Namblard, a former Qantas board member who later served on the State Government’s Economic Development Board, was sacked as South Australia’s trade representative in Paris after InDaily revealed she had faced Italian court proceedings last month over an earlier deal to privatise and expand an airport in Tuscany.
Prosecutors had sought a jail term, alleging improper dealings between Namblard’s Luxembourg-based Galaxy Fund and the Siena airport’s controlling shareholder, Tuscan bank Monte dei Paschi di Siena.
But Namblard, along with six others involved with the deal, received a not-guilty verdict overnight (Australian time).
After a trial process that stretched over five years, she was absolved of alleged malpractices relating to the privatisation and expansion of Siena’s airport at Ampugnano.
The Public Prosecutor had requested a one-year sentence for Namblard for allegedly lying in a document about the relationship between the Siena Airport company, of which she was CEO at the time, and a Milanese consulting company, Polar, a facilitator.
After her sacking, SA’s Agent-General Bill Muirhead told InDaily that “extensive steps were undertaken to satisfy the State Government and the Office of the Agent General legal proceedings surrounding these allegations had been resolved”.
It is not clear what those steps were, but it appears precipitous of the Government to open the Paris office with Namblard as its head in September, if not to dismiss her a few weeks later, before the verdict.
However, a spokesman for Premier Jay Weatherill told InDaily in a statement: “Subsequent developments in Ms Namblard’s legal proceedings do not affect the decision to terminate Ms Namblard’s service agreement.”
It comes amid an internal review of government hiring procedures and a maladministration investigation by the Independent Commissioner Against Corruption into the recruitment processes surrounding the employment of another senior public servant in the Premier’s Department, after the separate sacking of the recently-appointed chief information officer Veronica Theriault and another public servant, Alan Corkhill. Theriault was fired after being charged with deception, dishonestly dealing with documents and abuse of public office.
Namblard made her second personal appearance in the Siena tribunal overnight.
As CEO of Galaxy Investment Fund, which specialised in transport infrastructure investments, she had convinced officials of the local Monte dei Paschi di Siena – Italy’s oldest and third largest bank – other businessmen and the town councils of Siena and Sovicille, where Ampugnano airport is situated, that the airport could find a niche in the low-cost market if privatised and expanded before the end of 2010.
However, some Sienese and residents of Sovicille near the airport were concerned at the prospect of too many RyanAir flights and big tourist hotels in an unspoilt valley.
They formed a Citizen Committee which managed to attract thousands to demonstrations in the streets of Siena in 2007 and 2009. They also alerted the Ministry for Transport and Infrastructures that the privatisation had gone ahead without the necessary Ministerial approval. They provided evidence of other irregularities to the Public Prosecutor’s Office, which initiated an investigation almost 10 years ago.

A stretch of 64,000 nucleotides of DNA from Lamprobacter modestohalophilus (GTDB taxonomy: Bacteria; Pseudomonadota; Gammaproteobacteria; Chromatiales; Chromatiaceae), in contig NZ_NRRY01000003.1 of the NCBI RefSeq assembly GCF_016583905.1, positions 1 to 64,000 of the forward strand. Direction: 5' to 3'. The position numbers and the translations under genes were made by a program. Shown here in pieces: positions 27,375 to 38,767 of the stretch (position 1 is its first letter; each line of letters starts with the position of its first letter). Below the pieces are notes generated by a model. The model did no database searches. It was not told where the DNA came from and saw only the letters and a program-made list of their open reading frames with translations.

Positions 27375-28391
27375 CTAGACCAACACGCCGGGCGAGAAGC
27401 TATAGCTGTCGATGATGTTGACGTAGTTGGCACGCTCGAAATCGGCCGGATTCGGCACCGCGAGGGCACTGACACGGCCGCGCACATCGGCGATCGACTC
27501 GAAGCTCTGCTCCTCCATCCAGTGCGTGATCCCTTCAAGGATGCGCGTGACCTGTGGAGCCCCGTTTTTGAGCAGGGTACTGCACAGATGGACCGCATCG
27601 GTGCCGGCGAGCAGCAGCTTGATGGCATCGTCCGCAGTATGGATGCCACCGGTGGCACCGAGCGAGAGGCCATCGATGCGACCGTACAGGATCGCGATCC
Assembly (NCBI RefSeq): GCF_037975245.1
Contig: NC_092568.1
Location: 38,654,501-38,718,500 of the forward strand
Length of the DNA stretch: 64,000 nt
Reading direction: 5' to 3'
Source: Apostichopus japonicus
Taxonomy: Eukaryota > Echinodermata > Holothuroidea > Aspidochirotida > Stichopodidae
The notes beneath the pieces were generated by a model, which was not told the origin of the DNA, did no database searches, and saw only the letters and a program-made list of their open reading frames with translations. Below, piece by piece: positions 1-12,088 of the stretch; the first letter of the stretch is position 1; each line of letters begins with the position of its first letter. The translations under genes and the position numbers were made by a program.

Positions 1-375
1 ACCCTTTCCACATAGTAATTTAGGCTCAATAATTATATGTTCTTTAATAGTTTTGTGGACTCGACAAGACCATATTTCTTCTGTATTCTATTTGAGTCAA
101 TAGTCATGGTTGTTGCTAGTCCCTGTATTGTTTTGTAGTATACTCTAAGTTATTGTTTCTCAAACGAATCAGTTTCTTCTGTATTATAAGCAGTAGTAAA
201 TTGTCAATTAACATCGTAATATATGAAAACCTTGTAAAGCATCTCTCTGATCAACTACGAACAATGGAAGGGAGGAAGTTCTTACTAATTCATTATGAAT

One of the defence lawyers told a committee member at the tribunal overnight that he was surprised at the committee’s tenacity. The reply was that it was not due to spite, but resistance to development being forced on the area without consultation.
The record of the enquiry runs to almost 10,000 pages, with 800 devoted to phone taps.
Siena has a population of 55,000.
Despite the not-guilty verdicts, some members of the Citizen Committee consider the result a win for “people power”, given the airport has not been privatised or expanded.
Furthermore, an eminent academic was considered a certain future Minister in the Mario Monti government but, because she was embroiled in the case, the Ministry was not created.
Members of the Committee also point out that those charged have had to hire expensive defence lawyers for a long period.
“We’re pleased that the trial even took place,” said one.
Another member said they wrote to Qantas asking how they could have on their board someone facing a penal charge in Italy, but received no response.
Namblard quit Qantas in 2013 when the court proceedings were made public, but “strenuously denied any wrongdoing” at the time, saying her resignation was offered “to ensure that the continuing media focus on the current Italian proceedings did not distract Qantas from implementing its strategic imperatives”.
She later described the proceedings as “politically driven and played up by media in Australia”, noting “the official notice of statute of limitations definitely clears the situation”.
But the legal fracas didn’t stop the Weatherill Government appointing her to its Economic Development Board, which her personal website says she joined “at the invitation of the Premier of South Australia”. Her site says that in 2014 she was nominated one of SA’s Most Influential Women in Business and Finance.
Within 90 days of the Italian finding, the judges must publish the reasons for their verdict, with an appeal possible thereafter.
In the tribunal overnight a defence lawyer teased the prosecution about the allegedly exaggerated, unjustified appeals for compensation – 500 million euro in the case of the Siena Municipal Council and 100 million in that of Sovicelle.
One committee member suggested that, in an appeal, the defendants could reverse those claims and argue that they deserve compensation.
But they may well make do with being acquitted, just as the committee will make do with having prevented the airport expansion.
-Additional reporting by Tom Richardson
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